Forgetting Lincoln: Why is America Friends With the House of Saud?

Published February 14th, 2018 - 02:53 GMT
How do Americans interpret their own foreign policy? Image: Shubert Ciencia, CC
How do Americans interpret their own foreign policy? Image: Shubert Ciencia, CC

By John Lillywhite

Why does current U.S. Foreign Policy favor Saudi Arabia over other friends and tested allies in the region, such as Jordan? What do the United States and the House of Saud have in common?


Before we begin, some caveats.

This is not another article implying that all of America’s woes begin and end with President Donald Trump. America isn’t over. European aristocrats predicted the failure of a United States and American democracy before either had even come into existence. America as a federation of States, as a driver of creativity and innovation, and as a vast military power, will outlive all of us.

Neither is this a partisan point. Republican foreign policy is repugnant. The Democratic party and the Media Complex that keeps it in power are suffering from a deep psychosis. 

Finally, this isn’t an essay on globalization, multipolar geopolitics, or the birth of digital and the end of the nation state. All of these phenomena are real, and all of them are redrawing the role of the United States in significant ways.

American lifestyle apparel, technology, movies, and more broadly American power are not going anywhere. Rather, the question is this - what is America?

Since September 11th, many people are increasingly becoming unsure. If America as a civlization equals enlightenment values, enfranchisement, self-sufficiency and equality before the law, why are these things not more in evidence?

Younger millennials, schooled in Foucault rather than Lincoln, or in Nietzsche rather than Paine, might also wonder what their values - be it on issues of gender, identity, class or race - have in common with the House of Saud.

There is a danger that America could be perceived as standing for nothing. Or worse, standing for only one thing: Power.  

All Empire’s - and America is an Empire - are based on a story. The might of Rome. Rule Britannia. The American Dream, Manifest Destiny, the City on the Hill. Great Empire’s represent a vision for the future. From this vision they draw their vital energy.

There’s something sad, in watching a potent giant stumble between left or right, global or national, the founding fathers or intersectionality, faith or materialism. There is no focus. There is intelligence, and cleverness there, but nothing more.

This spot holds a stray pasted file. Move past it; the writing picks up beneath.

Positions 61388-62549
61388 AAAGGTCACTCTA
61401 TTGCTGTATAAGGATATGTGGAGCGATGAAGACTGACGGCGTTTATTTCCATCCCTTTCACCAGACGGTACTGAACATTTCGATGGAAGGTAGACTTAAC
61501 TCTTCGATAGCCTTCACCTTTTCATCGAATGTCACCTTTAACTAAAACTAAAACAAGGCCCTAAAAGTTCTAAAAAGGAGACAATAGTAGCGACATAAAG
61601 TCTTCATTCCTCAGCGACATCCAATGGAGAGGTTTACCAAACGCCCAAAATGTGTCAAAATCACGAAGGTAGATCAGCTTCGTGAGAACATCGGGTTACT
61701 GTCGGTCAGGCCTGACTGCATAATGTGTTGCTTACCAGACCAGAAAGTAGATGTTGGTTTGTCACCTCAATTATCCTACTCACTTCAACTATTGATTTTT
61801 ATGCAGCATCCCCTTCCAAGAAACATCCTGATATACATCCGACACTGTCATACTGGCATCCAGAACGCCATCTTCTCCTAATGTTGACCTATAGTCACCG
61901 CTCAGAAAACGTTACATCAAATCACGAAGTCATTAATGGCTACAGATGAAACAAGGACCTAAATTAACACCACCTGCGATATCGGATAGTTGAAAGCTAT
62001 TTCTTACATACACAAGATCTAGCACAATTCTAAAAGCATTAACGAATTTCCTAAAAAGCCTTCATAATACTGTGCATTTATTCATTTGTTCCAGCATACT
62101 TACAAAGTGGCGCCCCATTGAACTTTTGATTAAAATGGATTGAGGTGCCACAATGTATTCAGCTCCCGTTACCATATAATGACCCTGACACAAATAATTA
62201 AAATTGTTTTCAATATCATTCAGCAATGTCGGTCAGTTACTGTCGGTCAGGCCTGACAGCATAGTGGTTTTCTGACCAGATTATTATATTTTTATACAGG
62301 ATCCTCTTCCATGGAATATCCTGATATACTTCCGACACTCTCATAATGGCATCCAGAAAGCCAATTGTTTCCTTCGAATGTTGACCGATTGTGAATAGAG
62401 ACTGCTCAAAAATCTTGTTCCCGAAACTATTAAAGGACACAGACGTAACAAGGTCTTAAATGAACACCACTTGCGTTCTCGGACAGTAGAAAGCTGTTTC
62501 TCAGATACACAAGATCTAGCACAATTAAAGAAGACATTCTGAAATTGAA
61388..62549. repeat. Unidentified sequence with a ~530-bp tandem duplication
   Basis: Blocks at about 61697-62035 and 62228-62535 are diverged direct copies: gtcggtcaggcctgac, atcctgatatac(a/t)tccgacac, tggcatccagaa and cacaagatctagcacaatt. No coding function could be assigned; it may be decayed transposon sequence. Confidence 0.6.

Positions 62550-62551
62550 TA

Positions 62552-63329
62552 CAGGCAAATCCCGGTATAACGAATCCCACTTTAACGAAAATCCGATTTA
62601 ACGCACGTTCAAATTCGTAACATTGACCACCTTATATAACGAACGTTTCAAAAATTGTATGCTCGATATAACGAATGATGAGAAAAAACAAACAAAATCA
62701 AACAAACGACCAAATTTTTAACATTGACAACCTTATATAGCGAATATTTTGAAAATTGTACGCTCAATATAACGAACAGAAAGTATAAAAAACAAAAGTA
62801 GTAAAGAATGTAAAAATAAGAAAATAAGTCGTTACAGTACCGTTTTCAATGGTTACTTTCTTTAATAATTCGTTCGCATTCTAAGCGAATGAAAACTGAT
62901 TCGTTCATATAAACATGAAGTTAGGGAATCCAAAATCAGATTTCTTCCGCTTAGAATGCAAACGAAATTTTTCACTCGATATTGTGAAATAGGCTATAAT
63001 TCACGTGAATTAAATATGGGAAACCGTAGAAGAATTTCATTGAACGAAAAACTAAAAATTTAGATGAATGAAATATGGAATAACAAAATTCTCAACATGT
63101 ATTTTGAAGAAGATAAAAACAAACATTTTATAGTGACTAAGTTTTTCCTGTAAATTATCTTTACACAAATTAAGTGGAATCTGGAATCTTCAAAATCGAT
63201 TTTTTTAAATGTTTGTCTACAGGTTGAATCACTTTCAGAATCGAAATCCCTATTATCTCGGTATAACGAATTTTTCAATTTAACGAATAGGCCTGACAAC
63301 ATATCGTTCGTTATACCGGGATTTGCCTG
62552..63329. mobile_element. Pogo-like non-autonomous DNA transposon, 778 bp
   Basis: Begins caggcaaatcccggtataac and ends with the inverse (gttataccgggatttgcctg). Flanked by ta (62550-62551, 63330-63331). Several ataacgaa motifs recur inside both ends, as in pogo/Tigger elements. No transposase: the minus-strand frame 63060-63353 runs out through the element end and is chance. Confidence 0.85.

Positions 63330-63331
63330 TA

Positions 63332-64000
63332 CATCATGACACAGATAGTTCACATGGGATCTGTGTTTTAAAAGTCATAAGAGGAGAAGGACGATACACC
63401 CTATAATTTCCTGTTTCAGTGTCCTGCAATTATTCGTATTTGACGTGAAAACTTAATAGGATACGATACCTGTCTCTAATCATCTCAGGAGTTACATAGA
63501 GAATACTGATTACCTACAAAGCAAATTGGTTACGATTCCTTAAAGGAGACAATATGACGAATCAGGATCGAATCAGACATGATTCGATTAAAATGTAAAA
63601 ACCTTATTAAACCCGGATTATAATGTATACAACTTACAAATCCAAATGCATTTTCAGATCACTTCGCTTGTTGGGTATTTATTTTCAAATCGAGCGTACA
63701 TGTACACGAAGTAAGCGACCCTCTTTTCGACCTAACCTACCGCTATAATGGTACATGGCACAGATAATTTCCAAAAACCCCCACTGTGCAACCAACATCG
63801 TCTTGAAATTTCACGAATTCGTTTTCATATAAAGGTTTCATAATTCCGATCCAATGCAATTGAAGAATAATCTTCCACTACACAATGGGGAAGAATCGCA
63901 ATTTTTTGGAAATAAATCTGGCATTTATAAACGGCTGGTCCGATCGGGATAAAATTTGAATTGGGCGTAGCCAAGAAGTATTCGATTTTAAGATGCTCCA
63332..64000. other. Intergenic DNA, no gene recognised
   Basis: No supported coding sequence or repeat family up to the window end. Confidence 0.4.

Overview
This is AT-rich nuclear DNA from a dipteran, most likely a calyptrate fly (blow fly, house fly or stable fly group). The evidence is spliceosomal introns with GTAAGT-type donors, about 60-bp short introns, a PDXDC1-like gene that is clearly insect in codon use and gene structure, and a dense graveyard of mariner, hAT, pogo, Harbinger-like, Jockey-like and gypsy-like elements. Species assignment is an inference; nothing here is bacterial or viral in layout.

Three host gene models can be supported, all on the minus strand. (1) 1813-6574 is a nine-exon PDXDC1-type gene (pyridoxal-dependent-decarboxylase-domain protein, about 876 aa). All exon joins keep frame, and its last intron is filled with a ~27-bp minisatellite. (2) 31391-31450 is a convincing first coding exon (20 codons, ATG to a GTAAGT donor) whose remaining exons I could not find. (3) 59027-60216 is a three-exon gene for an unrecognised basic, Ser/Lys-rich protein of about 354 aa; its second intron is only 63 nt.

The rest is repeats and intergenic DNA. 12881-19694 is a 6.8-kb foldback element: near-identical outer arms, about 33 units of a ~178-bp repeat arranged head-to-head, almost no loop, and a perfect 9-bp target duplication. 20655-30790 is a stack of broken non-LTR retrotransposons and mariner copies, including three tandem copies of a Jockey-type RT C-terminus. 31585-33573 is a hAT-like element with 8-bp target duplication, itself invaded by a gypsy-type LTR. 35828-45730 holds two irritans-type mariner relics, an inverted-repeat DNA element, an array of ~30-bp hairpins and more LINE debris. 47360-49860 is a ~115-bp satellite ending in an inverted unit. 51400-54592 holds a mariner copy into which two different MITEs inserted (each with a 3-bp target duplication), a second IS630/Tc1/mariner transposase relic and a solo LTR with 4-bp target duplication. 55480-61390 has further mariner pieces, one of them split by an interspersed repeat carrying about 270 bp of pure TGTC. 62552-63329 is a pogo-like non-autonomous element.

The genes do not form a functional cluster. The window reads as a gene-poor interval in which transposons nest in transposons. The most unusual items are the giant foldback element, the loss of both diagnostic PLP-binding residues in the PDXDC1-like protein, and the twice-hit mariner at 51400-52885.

America’s Foreign Policy needs to change. The country needs to reinterpret its founding ideals, not abandon them.

We’ve had sixteen years of War in the Middle East. Iraq, Afghanistan, Libya and Syria are contained warzones. Yemen, one of the poorest, most fragile and inoffensive countries in the world, has been bombed with U.S. and U.K. refueling support. These wars have created the largest number of displaced persons in human history.

Jerusalem, an ancient and independent city, has been made the capital of Israel. Somehow North Korea has developed nuclear weapons that can hit the U.S. and European mainland. The Iran Deal, a significant foreign policy achievement, is being undone. Six countries ratified the deal, with a view to restricting the country's nuclear program. The alternative is war. More conflict. More failure.

How do Americans interpret their own foreign policy? I don’t know.

There does seem to be a growing awareness that the 'Liberal World Order' is broken. It was never liberal in the first place. Decades of postmodern theory have accompanied and enabled a degree of cynical realpolitik in international relations, that is staggering. The distance between rhetoric and reality has become difficult to explain away. 

The lack of a shared vision in Europe and America is leading to some surprising alliances. The western world excels in its technocratic mastery, but no longer has a founding vision. It exists to expand and increase, but has forgotten why.

The United States is no longer sure what it believes in. It's choosing its friends unwisely.

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